Like the characters, the musical numbers in The Prince of Egypt, penned by Stephen Schwartz,  deviate from the norm of 1990's animated musicals for the better. Standard song staples of these films like the "I Want" song or a villain theme song are nowhere to be found, instead, the tunes play a role more specific to the actual story. We get one song, The Plagues, that has Moses and Rameses singing against one another as plagues ravage the land that doesn't really fit the mold for a conventional type of song you'd find in a normal animated musical, it's blazing its own trail instead. Because so many of The Prince of Egypt's songs are like this, the exquisite soundtrack has its own distinct identity that feels fitting for a movie that frequently eschews conventions.

Also impressing in terms of this film's music is the way certain musical numbers are incorporated into the soundtrack as orchestral leitmotif's, most notably the River Lullaby song that Moses' mother sings as she sets her baby off to the stream. Hans Zimmer's score makes subtle but creative uses of this tune throughout the production, including in the final scene which sees The Prince of Egypt ending on a sweeping piece of orchestral music meant to signify all that Moses has accomplished in a grandiose way. However, this music also incorporates the more intimate River Lullaby piece as a way to musically communicate to the viewer that this is still the same man we met at the start of the movie, a lovely tiny way to bring the whole story full circle in music form.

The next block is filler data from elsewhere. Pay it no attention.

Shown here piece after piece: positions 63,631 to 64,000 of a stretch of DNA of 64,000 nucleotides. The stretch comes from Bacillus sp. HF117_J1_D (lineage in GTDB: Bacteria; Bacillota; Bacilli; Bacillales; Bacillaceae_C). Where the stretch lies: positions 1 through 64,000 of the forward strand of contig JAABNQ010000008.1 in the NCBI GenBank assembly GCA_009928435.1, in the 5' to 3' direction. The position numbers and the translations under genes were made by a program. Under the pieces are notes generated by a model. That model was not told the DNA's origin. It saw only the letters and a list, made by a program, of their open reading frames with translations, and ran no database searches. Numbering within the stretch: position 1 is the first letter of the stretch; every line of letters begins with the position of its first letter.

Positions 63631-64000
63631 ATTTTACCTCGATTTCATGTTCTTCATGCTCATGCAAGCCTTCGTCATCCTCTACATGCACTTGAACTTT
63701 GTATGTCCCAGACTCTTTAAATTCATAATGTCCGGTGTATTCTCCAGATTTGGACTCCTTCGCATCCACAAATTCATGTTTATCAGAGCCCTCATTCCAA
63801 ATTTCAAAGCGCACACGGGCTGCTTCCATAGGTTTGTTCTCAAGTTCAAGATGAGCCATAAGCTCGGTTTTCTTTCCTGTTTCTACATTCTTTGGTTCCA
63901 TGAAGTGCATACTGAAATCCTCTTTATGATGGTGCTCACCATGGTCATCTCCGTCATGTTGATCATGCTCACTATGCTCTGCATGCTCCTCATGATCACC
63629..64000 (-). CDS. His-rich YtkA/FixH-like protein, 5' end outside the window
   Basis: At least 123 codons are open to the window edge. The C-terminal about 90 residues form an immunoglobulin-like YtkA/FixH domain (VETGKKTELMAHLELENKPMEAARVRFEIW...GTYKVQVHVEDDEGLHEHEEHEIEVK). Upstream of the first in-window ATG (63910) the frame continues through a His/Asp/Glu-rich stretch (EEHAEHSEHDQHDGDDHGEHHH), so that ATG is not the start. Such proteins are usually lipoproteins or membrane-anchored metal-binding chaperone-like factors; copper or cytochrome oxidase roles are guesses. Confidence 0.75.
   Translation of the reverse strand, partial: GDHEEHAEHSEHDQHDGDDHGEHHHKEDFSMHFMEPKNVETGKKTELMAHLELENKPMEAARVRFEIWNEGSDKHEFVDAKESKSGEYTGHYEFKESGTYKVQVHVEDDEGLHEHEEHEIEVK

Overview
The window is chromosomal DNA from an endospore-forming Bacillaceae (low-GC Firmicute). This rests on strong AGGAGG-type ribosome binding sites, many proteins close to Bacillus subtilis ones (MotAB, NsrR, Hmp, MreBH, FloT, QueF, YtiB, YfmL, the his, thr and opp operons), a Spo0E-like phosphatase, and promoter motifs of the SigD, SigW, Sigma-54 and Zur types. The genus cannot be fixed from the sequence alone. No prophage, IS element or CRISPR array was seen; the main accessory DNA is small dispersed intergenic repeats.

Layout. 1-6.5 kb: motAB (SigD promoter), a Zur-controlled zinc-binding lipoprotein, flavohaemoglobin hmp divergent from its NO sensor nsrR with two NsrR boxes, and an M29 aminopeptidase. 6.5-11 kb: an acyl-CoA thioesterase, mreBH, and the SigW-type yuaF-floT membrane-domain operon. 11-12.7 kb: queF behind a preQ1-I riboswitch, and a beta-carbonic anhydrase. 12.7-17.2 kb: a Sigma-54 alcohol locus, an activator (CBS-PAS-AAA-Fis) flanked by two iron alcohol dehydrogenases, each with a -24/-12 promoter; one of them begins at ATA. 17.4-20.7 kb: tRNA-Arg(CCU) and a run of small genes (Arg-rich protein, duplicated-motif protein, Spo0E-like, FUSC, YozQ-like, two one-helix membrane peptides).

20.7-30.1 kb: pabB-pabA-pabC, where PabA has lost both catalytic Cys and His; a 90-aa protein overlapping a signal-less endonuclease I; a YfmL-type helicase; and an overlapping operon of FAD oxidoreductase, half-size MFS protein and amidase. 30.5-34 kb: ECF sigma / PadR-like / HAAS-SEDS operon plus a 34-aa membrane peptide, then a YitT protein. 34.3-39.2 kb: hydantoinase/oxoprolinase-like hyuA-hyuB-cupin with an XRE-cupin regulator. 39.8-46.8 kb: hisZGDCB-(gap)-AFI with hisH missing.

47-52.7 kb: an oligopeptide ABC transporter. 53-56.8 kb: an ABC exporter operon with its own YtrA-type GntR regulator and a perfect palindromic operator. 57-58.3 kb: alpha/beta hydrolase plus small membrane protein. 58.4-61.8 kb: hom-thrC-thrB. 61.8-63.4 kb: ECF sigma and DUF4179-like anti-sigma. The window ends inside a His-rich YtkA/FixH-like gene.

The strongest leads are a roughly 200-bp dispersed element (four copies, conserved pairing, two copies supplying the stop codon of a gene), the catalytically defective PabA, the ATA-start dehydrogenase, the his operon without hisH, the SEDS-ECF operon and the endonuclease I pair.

Those kinds of little details are some of the best parts of The Prince of Egypt, a movie that knows how important subtle elements can be. Though modern DreamWorks Animation fare can sometimes be just wall-to-wall noise, The Prince of Egypt has several key moments that are devoid of dialogue altogether. This brilliant choice is what aids some of the best character details in the production, including a character arc for supporting character Aaron (Jeff Goldblum) that gets resolved beautifully without a word being spoken between him or Moses. These instances of going with dialogue are a boon to the characters of The Prince of Egypt as well as the animation since it allows the hand-drawn animators a chance to capture internal thought processes of people like Rameses just through body language, resulting in some astonishing pieces of animation that say so much with so little.

Among the countless virtues in The Prince of Egypt's ability to know when to let images speak for themselves is that it allows the numerous pieces of grand imagery in this motion picture to truly leave an impact. A shot of a whale swimming in the parted Red Sea or the scene depicting God's final plague are such gloriously conceived moments on a visual level that would be totally undercut in their impact if they were accompanied by dialogue. The Prince of Egypt has more than enough confidence in its images to let them speak for themselves and that level of confidence is responsible for so much of what makes this movie work, including an ability to actually let this play out as a darker story that doesn't hold back on depicting what kind of misery transpires in the kingdom of Rameses. As one of this film's best song states, "There can be miracles when you believe" and a miracle of a film like The Prince of Egypt happens when the countless amount of artists working on it believe so thoroughly in doing something exceptional and bold.